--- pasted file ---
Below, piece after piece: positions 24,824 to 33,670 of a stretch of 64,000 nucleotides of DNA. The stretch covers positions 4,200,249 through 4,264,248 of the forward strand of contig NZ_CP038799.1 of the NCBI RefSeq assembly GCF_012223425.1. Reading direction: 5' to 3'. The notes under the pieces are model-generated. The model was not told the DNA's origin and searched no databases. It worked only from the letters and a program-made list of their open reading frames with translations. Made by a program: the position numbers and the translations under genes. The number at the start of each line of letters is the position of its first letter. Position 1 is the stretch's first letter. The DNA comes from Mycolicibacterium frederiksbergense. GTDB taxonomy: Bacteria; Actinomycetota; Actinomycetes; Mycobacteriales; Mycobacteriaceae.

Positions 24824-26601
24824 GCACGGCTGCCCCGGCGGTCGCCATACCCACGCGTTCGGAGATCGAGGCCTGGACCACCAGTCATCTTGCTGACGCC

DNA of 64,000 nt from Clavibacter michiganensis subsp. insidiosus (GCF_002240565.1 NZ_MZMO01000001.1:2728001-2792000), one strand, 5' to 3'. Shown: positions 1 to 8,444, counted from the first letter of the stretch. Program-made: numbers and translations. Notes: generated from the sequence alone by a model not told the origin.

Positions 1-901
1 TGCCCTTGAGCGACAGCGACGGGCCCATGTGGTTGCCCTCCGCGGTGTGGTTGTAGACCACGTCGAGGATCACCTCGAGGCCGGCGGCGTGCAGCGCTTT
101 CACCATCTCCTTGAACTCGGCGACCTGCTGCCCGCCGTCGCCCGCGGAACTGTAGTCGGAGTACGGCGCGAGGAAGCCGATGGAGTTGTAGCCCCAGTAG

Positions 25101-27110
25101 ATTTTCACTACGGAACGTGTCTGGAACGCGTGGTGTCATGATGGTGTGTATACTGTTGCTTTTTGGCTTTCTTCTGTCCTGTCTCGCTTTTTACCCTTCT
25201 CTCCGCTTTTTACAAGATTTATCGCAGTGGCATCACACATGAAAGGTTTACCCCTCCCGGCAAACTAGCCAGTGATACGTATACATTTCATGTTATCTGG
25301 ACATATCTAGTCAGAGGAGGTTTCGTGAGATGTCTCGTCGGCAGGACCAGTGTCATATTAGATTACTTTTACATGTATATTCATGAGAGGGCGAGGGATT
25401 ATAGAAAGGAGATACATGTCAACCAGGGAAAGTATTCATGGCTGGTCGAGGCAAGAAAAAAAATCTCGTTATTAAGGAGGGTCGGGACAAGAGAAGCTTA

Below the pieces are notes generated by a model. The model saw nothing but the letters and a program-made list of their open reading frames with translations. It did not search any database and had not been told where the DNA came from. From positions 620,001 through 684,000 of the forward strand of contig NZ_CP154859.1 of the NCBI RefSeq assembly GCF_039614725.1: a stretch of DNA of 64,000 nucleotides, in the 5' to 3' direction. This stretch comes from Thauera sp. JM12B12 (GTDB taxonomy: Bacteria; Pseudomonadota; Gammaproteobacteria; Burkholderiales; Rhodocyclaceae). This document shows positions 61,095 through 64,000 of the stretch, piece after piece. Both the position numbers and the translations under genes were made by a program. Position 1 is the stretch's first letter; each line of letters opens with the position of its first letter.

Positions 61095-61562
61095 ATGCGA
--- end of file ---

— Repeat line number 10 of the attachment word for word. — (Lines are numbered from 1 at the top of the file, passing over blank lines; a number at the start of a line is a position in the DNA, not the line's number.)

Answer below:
25201 CTCCGCTTTTTACAAGATTTATCGCAGTGGCATCACACATGAAAGGTTTACCCCTCCCGGCAAACTAGCCAGTGATACGTATACATTTCATGTTATCTGG